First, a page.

FF leader pays tribute to two former colleagues who died at the weekend
Former minister Noel Davern and former TD Denis Foley both died at the weekend
Noel Davern, who died suddenly in Tipperary yesterday, served as a minister in the departments of Education and Agriculture and as a TD and MEP.
Fianna Fáil leader Micheal Martin has paid tribute to two former party politicians who died at the weekend.
Noel Davern, who died suddenly in Tipperary today, served as a minister in the departments of Education and Agriculture and as a TD and MEP. Denis Foley, who died in Kerry on Saturday night, was a former TD and Senator.
Mr Davern (67) was first elected to the Dail in Tipperary South in 1969, winning a seat previously held by his brother, Don, who had died. He was elected to the European Parliament for Munster in 1979 and opted to stay in Europe when a general election was called in 1981. When he failed to get re-elected in 1984, he returned to domestic politics and won his Dail seat back in 1987.
He served as minister for education from November 1991 to February 1992, in the aftermath of an abortive heave against the then taoiseach and Fianna Fáil leader Charles Haughey, and as minister of state for agriculture from 1997 to 2002. He retired from the Dail in 2007. He is survived by his wife, Anne Marie, two sons and one daughter.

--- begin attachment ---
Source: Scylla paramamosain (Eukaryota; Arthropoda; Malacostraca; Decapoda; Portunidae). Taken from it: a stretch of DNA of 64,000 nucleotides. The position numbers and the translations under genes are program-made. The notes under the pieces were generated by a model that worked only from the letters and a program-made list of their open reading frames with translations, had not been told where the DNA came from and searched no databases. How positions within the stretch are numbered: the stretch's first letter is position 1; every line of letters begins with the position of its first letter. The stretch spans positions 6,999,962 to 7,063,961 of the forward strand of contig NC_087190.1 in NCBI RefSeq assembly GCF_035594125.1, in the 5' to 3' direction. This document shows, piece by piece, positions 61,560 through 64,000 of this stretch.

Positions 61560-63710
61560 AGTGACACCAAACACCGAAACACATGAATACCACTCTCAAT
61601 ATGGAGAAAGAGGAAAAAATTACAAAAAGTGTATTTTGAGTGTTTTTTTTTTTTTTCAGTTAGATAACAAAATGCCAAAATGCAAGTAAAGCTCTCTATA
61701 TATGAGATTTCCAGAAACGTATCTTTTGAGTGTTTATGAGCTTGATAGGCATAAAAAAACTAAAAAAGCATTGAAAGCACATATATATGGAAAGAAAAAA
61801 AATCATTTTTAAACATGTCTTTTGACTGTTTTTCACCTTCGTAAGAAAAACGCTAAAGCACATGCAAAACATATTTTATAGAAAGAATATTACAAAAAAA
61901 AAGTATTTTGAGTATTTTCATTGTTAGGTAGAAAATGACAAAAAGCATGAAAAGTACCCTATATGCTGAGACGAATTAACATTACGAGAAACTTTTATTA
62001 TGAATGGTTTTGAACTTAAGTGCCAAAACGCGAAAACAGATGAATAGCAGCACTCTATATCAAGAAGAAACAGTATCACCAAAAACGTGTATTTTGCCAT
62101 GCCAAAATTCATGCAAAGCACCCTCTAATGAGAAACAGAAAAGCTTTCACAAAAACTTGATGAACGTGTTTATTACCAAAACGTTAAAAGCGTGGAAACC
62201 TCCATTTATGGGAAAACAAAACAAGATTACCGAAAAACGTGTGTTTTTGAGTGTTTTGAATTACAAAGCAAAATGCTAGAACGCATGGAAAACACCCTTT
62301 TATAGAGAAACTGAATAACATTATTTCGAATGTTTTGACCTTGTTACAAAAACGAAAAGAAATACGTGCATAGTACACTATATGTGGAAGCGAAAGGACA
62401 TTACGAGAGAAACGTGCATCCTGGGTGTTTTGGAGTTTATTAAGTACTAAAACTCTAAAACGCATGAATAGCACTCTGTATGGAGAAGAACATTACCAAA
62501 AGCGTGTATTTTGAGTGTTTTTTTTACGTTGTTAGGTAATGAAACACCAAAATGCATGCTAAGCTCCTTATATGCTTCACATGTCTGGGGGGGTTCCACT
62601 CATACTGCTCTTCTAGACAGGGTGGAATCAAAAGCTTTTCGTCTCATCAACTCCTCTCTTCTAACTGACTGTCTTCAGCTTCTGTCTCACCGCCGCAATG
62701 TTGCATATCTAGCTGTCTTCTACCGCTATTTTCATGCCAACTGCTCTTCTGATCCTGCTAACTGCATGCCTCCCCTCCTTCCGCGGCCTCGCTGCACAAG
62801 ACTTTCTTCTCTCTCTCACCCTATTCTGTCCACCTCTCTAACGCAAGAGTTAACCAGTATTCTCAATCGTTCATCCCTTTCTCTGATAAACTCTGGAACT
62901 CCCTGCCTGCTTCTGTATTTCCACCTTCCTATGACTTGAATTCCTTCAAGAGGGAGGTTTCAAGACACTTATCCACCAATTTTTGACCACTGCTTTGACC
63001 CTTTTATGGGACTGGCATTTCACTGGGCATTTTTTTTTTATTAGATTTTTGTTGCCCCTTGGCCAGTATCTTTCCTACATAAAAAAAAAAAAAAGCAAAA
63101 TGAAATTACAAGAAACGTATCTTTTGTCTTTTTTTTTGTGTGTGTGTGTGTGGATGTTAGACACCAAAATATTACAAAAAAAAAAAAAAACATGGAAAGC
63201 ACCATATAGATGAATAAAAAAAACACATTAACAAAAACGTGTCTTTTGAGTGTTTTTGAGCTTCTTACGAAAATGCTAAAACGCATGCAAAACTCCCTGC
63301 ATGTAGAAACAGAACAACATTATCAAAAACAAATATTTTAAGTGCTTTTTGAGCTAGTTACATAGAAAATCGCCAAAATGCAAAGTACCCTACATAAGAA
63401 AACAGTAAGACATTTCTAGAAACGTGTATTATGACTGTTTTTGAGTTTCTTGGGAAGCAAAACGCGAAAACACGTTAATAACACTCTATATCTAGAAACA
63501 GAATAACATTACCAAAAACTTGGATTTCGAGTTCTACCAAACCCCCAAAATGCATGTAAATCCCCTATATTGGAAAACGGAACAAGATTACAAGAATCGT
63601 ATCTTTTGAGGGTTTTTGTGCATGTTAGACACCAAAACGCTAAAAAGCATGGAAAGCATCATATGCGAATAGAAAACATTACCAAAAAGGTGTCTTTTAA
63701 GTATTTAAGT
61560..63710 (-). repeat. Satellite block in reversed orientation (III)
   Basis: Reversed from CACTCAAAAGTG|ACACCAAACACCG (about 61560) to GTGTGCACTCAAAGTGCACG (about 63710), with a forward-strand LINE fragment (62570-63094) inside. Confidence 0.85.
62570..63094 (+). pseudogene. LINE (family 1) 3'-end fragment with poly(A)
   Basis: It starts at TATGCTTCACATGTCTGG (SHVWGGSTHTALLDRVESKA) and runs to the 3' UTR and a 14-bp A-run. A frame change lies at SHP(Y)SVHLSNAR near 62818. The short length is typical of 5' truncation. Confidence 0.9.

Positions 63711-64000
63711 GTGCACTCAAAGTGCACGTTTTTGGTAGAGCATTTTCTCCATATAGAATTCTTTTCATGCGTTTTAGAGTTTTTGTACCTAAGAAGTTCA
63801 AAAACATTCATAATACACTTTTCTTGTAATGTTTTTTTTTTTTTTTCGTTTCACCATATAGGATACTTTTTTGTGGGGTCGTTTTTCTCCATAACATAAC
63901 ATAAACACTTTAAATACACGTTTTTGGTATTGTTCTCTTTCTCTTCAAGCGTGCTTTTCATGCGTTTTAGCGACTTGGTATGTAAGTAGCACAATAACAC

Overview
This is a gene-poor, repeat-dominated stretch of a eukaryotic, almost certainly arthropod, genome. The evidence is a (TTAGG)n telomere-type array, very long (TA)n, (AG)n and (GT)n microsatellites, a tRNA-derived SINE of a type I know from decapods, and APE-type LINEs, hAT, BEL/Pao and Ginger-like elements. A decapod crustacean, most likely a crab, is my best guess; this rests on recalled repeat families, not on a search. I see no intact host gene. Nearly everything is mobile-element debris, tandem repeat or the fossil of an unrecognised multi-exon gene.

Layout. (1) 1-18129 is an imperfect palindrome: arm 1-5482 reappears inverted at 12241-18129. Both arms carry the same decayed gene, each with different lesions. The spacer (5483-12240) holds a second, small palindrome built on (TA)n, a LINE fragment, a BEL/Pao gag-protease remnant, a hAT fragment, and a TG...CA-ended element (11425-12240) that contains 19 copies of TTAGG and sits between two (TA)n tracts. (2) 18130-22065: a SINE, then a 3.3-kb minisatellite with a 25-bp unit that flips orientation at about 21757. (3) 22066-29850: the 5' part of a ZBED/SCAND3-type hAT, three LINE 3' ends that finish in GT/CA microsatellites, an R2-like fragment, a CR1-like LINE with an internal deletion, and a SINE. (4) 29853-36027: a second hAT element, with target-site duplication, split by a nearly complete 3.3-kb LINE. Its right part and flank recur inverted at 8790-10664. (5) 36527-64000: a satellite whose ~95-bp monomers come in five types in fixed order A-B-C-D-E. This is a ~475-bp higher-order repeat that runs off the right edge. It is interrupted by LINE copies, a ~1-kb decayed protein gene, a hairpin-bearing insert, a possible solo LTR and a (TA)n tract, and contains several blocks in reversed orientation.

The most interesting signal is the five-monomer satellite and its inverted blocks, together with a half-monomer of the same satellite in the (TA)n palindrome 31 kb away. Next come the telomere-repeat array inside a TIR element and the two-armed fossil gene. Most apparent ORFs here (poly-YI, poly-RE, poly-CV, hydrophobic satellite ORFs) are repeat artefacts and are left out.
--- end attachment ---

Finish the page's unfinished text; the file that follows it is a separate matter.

Mr Martin said Mr Davern was “a passionate public servant who never shied away from representing his constituents at a local, national or European level’’.
Mr Foley (79) who had been in failing health for some time, was first elected to the Dail for Kerry North in 1981 and remained in the Oireachtas, serving one term in the Seanad, until 2002. A rate collector, with business interests, he began his political career on Kerry County Council.
He resigned from Fianna Fáil in 2000, following revelations that he held an offshore account with Ansbacher bank to avoid tax. He told the Moriarty tribunal that year that he knew, since the early 1980s, he held tens of thousands of pounds in the offshore account.
He said that while he did not know his funds were being put offshore, when he initially invested with Guinness & Mahon in 1979, he realised it in 1983 on being told the balance of his investment was in sterling.
He is survived by his wife, Hannah, son and three daughters.
Mr Martin said Mr Foley was “a tireless champion for the interests of his Kerry constituents’’.